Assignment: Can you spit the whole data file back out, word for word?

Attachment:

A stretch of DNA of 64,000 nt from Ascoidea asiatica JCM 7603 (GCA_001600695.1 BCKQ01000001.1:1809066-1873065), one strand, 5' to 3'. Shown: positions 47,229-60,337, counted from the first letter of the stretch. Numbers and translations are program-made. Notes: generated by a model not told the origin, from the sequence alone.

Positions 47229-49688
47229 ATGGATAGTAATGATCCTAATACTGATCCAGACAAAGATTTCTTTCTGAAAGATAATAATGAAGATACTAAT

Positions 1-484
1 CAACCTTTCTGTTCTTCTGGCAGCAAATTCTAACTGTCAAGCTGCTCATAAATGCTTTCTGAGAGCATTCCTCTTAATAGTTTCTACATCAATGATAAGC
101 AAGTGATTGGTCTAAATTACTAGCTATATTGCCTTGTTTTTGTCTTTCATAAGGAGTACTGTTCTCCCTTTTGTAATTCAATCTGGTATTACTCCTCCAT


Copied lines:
A stretch of DNA of 64,000 nt from Ascoidea asiatica JCM 7603 (GCA_001600695.1 BCKQ01000001.1:1809066-1873065), one strand, 5' to 3'. Shown: positions 47,229-60,337, counted from the first letter of the stretch. Numbers and translations are program-made. Notes: generated by a model not told the origin, from the sequence alone.

Positions 47229-49688
47229 ATGGATAGTAATGATCCTAATACTGATCCAGACAAAGATTTCTTTCTGAAAGATAATAATGAAGATACTAAT

Positions 1-484
1 CAACCTTTCTGTTCTTCTGGCAGCAAATTCTAACTGTCAAGCTGCTCATAAATGCTTTCTGAGAGCATTCCTCTTAATAGTTTCTACATCAATGATAAGC
101 AAGTGATTGGTCTAAATTACTAGCTATATTGCCTTGTTTTTGTCTTTCATAAGGAGTACTGTTCTCCCTTTTGTAATTCAATCTGGTATTACTCCTCCAT